Never let the inability to speak a language interfere with your travel plans. Although, my husband and I do not speak Spanish, we blithely set off for a month's stay in Seville, Spain. Even though we had worked through a few on-line language programs before we went, somehow, we never managed to learn the phrases that we needed, when we needed them, if you know what I mean. We also managed to purchase a phrase book that was extremely limited. You could, for example, look up the English word and have it translated into Spanish, but there wasn't a section for Spanish words translated into English, except for the chapter on restaurants.
However, with the help of a few words here and there, a lot of sign language and some very kind people, we got to being quite conversant by the time we left. In fact, I had a Eureka moment about three weeks after arriving. I was in a fairly busy department store, when I noticed an elderly man, walking with two canes and having great difficulty in the crowd. He was asking a shop girl for the elevator or lift. No one seemed to understand him and he was obviously very frustrated. Fortunately, I had remembered, from Madrid, that "ascensor" meant elevator. When I said to the sale's assistant, "ascensor," she understood immediately. It was an elevating moment :)
There were less inspiring moments, however, especially at the market. Seville still has several daily markets and since we were cooking at home most of the time, we went to the market almost every other day - partly for food, of course and partly just to salivate. Every traveller has a particular passion and we happen to love food markets!! We were well into our second week, before we learned that "medio" meant half. I didn't mind the kilo of fresh strawberries that we bought the first week, but we were still finishing off the kilo of broad beans the week we left.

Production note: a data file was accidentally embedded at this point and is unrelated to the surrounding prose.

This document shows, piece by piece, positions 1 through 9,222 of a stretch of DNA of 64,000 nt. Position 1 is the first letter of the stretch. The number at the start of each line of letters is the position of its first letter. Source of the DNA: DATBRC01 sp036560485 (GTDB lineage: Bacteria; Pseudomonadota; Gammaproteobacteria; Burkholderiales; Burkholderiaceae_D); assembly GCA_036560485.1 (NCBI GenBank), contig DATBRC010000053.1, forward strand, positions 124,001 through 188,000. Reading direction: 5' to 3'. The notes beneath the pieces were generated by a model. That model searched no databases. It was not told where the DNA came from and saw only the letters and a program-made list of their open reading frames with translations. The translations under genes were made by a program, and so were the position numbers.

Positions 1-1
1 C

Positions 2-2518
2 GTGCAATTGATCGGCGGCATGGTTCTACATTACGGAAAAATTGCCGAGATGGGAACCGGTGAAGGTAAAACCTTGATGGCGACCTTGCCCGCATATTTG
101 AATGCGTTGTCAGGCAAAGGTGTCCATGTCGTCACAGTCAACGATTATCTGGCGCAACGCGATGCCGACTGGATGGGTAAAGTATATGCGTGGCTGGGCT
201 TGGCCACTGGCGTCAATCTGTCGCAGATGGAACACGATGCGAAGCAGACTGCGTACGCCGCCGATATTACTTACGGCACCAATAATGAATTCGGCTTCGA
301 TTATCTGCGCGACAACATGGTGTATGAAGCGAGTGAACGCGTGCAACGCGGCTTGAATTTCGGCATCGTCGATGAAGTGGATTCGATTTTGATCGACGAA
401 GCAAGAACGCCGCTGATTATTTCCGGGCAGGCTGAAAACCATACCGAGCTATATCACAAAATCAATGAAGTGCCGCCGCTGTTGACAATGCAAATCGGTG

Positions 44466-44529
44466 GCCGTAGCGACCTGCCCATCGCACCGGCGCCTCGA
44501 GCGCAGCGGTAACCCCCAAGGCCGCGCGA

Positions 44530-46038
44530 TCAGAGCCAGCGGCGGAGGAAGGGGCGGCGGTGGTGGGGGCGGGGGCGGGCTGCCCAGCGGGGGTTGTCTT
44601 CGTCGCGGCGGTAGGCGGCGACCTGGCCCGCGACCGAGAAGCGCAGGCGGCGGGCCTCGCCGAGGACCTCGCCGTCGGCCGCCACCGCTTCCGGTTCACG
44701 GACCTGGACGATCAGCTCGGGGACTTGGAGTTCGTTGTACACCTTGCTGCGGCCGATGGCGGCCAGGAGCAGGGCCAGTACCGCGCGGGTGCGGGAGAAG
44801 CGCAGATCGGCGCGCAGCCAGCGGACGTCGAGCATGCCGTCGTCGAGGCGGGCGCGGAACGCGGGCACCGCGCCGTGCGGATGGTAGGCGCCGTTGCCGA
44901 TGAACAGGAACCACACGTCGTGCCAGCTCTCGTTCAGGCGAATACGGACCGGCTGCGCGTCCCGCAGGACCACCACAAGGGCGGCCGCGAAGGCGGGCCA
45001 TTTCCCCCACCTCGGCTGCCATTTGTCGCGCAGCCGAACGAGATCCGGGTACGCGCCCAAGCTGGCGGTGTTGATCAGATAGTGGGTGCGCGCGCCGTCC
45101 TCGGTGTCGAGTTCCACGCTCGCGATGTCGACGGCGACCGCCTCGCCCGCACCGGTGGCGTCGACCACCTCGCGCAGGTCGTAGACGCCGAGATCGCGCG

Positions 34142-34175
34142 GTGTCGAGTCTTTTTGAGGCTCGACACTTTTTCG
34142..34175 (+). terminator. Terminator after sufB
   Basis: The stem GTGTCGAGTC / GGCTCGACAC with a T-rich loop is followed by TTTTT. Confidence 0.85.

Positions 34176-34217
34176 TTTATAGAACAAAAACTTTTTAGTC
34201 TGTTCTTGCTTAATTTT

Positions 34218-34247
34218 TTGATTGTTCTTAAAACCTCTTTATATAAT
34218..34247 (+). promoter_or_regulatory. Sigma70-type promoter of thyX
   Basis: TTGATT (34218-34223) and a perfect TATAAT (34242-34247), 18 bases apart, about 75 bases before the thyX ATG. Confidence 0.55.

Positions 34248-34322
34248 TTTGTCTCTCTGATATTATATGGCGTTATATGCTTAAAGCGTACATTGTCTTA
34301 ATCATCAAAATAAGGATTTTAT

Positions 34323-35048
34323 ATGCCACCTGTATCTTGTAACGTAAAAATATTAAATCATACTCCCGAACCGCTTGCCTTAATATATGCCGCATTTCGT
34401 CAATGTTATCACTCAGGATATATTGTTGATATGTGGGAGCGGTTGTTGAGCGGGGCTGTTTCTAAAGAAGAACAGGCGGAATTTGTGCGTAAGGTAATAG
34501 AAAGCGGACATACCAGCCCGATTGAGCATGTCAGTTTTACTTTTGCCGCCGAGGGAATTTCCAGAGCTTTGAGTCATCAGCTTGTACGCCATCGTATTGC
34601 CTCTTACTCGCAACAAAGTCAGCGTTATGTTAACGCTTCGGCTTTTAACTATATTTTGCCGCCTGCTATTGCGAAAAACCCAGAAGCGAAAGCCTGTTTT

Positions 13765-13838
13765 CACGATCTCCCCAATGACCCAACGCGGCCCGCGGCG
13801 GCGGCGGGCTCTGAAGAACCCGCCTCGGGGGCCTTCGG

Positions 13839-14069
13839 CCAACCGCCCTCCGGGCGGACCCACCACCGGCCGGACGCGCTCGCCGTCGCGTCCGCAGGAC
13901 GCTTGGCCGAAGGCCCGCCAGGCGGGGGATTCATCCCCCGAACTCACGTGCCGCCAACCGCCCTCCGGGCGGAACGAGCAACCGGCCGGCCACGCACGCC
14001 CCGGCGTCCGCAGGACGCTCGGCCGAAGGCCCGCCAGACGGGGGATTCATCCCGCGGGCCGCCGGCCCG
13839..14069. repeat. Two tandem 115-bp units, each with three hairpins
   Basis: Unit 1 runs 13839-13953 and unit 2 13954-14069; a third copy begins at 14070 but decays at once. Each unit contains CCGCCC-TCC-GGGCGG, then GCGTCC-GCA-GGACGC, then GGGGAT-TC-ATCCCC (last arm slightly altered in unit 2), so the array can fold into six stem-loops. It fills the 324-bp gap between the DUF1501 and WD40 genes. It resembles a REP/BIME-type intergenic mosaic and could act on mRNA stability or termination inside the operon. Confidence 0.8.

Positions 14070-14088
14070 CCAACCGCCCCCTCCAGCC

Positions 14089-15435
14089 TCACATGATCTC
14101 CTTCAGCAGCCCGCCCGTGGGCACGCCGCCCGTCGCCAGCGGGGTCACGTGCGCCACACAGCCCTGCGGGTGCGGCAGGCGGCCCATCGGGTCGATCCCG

For the most part the vegetables and meats were recognizable and easy to order by pointing and saying, "dos" - two or "quatro" - four. It was when the total amount was rattled off for payment that we stumbled. Most stall keepers simply handed us the bill and we worked out the payment and when we couldn't even get the money right, they were very honest. They took our money and worked it out for us!
Eating out was easier of course. All the menus were in at least two languages and some were in four or eight. The translations were often strange, however, and we were soon asking for both Spanish and English menus to verify the translation of the English, because buttered Hake could show up in English, on a menu, as battered hake, however you were not going to get English fish and chips.
Needless to say, the more we learned, the more adventurous we became! By the end of our stay, I was itching to buy rabbit, without its furry coat, and make a stew. We did buy four whole, small Sole, ungutted, which we fried in butter - delicious! I was not ready to do Pigeon, even if they had taken all the feathers off, but I was ready to try a mess of Sand Dab, once we were able to figure out what they were.
More on cooking in Seville next post.
Have a great day!!